the current Web with a “smart” Web-of-the-future that provides answers
suitable to the knowledge, experience, and contextual situation of the
individual posing a question or problem. We have a very long way to go
to provide this level of individualization.
Think about the difficulty of communicating a problem or question
to a computer so that it retrieves just a quite limited number of good,
useful answers. When I do a Web search, I am quite displeased when I get thousands or
millions of hits. This problem can be addresses in two ways. One way is
to provide students with substantial instruction and practice in
communicating problems and questions to a computer system, and in
refining their communication if it does not produce results that meet
their needs. A second way is to make the information retrieval systems
smarter. Progress in artificial intelligence is gradually doing this.
David Moursund earned his doctorate in mathematics from the
University of Wisconsin-Madison. He taught in the departments of
Mathematics, Computer Science, and Teacher Education at the University
of Oregon. A few highlights of his professional career include founding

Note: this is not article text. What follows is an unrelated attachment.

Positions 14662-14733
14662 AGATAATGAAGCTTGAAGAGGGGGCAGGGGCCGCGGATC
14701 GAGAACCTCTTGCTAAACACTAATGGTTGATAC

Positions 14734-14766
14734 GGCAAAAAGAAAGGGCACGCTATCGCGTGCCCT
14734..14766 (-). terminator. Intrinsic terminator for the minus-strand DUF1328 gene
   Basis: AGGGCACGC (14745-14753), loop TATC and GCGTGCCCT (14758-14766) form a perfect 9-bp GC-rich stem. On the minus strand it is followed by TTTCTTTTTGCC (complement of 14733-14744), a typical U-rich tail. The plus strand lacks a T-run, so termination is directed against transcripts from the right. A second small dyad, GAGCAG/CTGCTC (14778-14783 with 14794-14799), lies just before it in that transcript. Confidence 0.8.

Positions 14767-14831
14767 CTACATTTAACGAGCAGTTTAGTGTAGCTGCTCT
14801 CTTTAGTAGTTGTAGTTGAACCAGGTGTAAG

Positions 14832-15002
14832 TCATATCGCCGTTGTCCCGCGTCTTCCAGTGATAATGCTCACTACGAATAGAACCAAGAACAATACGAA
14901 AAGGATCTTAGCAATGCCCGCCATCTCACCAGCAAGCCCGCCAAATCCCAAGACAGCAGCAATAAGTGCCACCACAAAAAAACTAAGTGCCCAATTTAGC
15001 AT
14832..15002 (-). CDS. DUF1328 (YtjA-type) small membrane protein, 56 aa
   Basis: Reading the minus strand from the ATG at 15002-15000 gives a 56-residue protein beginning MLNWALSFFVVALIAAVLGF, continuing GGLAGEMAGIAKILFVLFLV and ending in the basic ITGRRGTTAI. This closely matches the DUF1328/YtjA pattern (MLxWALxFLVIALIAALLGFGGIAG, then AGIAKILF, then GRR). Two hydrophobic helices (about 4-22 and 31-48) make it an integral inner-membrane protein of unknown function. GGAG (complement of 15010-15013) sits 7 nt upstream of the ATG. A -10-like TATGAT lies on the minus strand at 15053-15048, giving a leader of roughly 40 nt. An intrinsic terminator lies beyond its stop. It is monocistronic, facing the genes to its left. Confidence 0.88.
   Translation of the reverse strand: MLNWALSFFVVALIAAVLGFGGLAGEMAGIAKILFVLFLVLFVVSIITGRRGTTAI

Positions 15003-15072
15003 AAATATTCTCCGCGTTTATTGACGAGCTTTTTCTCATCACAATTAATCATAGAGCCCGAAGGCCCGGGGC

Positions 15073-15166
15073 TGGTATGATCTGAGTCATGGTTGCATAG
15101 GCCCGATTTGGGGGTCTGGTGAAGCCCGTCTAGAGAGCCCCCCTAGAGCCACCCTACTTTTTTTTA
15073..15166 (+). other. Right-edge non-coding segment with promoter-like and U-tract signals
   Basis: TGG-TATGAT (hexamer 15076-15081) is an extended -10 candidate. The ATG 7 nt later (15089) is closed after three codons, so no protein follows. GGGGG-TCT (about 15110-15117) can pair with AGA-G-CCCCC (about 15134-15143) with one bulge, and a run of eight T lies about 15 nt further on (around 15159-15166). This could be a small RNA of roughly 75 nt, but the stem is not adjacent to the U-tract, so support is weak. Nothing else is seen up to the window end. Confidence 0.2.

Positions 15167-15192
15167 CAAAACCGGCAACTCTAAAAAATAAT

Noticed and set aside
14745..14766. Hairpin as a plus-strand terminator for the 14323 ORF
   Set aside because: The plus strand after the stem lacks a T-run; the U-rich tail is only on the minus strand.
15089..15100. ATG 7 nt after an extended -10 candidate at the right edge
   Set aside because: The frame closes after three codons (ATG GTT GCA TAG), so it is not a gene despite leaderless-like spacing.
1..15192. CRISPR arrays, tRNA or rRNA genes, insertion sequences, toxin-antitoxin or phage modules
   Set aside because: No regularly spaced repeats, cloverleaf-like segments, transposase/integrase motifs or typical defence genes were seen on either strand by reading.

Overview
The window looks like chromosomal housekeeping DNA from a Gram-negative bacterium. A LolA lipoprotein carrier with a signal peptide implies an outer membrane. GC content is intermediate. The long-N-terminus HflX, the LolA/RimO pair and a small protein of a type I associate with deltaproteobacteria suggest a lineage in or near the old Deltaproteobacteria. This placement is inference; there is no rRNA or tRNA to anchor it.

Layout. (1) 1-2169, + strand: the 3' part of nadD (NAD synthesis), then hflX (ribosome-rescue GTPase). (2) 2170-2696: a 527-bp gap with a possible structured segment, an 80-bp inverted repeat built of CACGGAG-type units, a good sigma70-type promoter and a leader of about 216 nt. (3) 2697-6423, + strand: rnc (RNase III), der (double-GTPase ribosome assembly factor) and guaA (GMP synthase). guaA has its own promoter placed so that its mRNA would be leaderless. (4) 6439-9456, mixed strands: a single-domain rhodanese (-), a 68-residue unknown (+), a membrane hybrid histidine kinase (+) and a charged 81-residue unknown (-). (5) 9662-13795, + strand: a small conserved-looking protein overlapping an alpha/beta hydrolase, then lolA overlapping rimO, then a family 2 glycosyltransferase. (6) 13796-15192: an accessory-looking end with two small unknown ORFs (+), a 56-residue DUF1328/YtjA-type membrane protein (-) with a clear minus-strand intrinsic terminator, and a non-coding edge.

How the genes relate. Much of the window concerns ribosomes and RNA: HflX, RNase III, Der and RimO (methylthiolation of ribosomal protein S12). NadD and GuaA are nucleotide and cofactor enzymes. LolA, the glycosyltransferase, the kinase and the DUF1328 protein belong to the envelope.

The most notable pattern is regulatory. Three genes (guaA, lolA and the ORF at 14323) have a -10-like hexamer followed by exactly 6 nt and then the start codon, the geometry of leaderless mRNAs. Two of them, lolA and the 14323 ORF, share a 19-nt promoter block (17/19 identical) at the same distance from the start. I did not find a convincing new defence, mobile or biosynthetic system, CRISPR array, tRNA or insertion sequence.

the International Society for Technology in Education (ISTE), serving
as ISTE’s executive officer for 19 years, and establishing ISTE’s
flagship publication, Learning and
Leading with Technology (now named Entrsekt). He was a major professor
or co-major professor of 82 doctoral students. He has authored or
coauthored more than 60 academic books and hundreds of articles. He has
presented hundreds of professional talks and workshops.
We are using the Disqus commenting system to facilitate comments and
discussions pertaining to this newsletter. To use Disqus, please
click the Login link below and sign in.
If you have
questions about how to use Disqus, please refer to this help